Gilla na Grakin and Fin MacCumhail
The king heard these words, and said, "You are right;" and turning to his people said, "Give this stranger the cup till he drinks his fill."
As soon as ever Gilla got the cup in his hands, he made for the ship and never stopped till he put the cup in the hold of the vessel. Then he came on deck, and thought, "It's no use to take the cup with my swiftness, unless I take it with my strength."
So back he turned to the castle, and when he reached land, the whole army and all the champions of the king of the Flood stood ready to oppose him. When he came up, he went through them as a hawk through a flock of swallows. He made a heap of their heads in one place, and a heap of their weapons in another, and then went back to the ship without thinking of the king and the queen of the Flood—forgot them.
He raised his sails and went away, listening to music on the sea till he touched land in Erin. Then he took the cup in one hand, struck the ship with the other, turned it into the two sticks which he had found on the shore, and travelled on till he came to the castle of Fin MacCumhail and gave up the cup.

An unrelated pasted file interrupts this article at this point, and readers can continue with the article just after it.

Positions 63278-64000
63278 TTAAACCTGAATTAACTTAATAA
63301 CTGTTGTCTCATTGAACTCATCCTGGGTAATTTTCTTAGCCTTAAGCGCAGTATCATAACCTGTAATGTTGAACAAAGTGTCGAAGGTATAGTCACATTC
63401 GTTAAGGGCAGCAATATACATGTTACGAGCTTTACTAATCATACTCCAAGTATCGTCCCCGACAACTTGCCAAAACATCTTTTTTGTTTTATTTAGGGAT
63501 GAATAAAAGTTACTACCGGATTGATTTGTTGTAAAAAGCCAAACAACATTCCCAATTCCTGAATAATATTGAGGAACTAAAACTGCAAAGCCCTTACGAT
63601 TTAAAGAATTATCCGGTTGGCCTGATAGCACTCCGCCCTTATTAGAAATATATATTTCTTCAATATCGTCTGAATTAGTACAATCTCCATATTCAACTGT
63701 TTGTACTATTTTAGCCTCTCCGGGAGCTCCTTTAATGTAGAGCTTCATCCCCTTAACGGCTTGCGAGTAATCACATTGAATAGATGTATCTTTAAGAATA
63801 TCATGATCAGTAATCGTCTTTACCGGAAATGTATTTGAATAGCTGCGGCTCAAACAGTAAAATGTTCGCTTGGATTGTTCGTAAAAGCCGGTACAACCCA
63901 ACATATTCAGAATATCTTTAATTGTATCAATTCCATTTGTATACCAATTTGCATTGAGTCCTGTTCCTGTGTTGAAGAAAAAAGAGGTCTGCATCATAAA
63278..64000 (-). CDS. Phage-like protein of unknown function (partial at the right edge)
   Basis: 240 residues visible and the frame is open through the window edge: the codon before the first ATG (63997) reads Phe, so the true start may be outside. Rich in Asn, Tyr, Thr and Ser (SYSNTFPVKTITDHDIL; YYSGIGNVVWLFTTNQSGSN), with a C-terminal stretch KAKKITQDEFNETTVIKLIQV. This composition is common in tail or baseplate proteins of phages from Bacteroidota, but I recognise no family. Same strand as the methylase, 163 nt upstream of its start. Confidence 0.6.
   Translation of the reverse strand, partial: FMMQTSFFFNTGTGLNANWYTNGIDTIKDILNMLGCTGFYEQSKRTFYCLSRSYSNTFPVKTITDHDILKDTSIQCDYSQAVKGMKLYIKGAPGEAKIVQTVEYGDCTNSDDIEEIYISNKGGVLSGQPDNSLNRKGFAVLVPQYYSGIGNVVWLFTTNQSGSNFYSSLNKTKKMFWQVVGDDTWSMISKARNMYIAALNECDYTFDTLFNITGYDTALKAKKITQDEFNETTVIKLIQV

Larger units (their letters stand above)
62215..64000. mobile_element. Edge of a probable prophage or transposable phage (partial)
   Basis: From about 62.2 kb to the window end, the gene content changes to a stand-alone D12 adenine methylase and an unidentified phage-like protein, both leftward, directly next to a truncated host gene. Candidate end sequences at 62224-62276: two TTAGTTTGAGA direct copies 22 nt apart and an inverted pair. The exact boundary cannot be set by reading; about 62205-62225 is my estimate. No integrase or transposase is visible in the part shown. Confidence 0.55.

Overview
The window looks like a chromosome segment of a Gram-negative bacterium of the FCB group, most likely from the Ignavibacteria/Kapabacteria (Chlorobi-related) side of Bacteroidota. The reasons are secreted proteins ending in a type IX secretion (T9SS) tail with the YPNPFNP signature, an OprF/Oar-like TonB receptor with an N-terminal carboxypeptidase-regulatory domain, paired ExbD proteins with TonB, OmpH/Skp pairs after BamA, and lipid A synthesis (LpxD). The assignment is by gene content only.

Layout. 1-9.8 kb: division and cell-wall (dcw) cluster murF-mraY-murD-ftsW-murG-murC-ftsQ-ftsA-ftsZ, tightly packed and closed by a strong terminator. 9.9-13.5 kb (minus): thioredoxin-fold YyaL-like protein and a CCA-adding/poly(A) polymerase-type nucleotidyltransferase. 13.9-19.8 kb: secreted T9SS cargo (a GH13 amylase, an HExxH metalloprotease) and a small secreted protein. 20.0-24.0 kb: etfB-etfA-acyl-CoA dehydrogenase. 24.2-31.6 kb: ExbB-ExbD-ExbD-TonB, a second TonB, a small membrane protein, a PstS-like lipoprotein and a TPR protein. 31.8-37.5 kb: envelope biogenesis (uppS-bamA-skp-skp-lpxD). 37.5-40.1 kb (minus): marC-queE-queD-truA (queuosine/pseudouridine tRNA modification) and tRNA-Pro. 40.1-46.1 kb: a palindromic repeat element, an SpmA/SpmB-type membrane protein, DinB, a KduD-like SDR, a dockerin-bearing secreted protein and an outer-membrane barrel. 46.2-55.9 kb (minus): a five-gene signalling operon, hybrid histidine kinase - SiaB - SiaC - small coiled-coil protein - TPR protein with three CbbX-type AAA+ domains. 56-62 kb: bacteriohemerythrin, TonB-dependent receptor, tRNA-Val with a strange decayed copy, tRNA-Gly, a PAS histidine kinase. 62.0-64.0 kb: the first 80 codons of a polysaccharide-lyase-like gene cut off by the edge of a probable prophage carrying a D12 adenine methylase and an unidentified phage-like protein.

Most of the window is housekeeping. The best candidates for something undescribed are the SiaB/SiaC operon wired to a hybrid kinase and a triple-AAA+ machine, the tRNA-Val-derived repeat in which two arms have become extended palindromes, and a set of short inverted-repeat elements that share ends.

"You're the best man I have ever had," said Fin; "and I give you my thanks and praise for the work you have done."
In the castle they spent the first part of that night in ease, the second in sport, and the third in a hurried sleep.
Next morning said Fin to the Fenians of Erin, "We needn't leave the house now unless we like. We have the best of eating from the pot, and the best of drinking from the cup. The one is never empty, and the other is never dry, and we'll go hunting in future only to pass the time for ourselves."
One day Conan Maol was out with Fin a third time, and said he: "If we don't find some way to kill Gilla na Grakin, he'll destroy you and me, and all the Fenians of Erin."
"Well," asked Fin, "where do you want to send him this time?"
"I want him to go to the eastern world, and find out what was it that left the Gruagach with but the one hair on his head.